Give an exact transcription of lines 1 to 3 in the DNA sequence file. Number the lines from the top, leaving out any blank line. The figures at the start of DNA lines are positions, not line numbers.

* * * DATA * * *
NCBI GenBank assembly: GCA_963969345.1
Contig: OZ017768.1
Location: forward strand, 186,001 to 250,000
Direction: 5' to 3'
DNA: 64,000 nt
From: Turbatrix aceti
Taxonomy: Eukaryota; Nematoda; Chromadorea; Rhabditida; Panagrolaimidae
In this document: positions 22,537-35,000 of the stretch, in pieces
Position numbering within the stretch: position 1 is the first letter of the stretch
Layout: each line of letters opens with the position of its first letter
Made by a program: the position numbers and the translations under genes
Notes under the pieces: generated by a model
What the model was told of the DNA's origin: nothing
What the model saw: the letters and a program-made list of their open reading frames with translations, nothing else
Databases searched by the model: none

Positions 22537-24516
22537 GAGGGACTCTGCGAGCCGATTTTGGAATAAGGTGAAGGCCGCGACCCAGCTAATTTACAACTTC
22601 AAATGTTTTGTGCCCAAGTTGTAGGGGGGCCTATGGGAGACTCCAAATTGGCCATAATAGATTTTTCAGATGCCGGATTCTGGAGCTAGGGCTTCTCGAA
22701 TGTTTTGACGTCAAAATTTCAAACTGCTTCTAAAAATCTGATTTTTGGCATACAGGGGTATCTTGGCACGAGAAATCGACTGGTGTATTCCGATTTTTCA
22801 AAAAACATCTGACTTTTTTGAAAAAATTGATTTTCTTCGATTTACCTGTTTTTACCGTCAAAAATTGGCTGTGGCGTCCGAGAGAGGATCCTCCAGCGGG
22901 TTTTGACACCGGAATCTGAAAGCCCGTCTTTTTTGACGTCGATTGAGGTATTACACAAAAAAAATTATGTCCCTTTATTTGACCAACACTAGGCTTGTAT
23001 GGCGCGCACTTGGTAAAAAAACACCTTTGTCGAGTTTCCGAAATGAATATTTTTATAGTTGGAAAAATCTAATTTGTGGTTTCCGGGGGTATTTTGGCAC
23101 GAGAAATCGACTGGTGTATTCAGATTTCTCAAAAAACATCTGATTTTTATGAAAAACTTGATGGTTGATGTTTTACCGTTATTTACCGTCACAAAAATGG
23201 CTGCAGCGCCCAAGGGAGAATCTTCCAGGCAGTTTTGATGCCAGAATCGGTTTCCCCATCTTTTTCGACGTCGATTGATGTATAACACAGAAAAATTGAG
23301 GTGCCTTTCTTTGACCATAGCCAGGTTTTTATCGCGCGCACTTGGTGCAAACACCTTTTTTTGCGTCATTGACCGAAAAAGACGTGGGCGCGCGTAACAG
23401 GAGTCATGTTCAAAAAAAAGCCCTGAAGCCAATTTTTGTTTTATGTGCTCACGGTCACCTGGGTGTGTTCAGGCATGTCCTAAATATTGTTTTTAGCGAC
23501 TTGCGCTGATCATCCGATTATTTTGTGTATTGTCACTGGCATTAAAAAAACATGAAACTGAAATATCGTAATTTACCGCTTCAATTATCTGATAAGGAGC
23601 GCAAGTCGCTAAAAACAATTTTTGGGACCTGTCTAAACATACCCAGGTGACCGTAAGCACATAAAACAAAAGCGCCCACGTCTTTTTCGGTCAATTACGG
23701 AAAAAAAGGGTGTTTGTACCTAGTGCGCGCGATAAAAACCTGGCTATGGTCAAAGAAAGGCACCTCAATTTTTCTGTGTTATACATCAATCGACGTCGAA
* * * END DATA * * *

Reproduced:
NCBI GenBank assembly: GCA_963969345.1
Contig: OZ017768.1
Location: forward strand, 186,001 to 250,000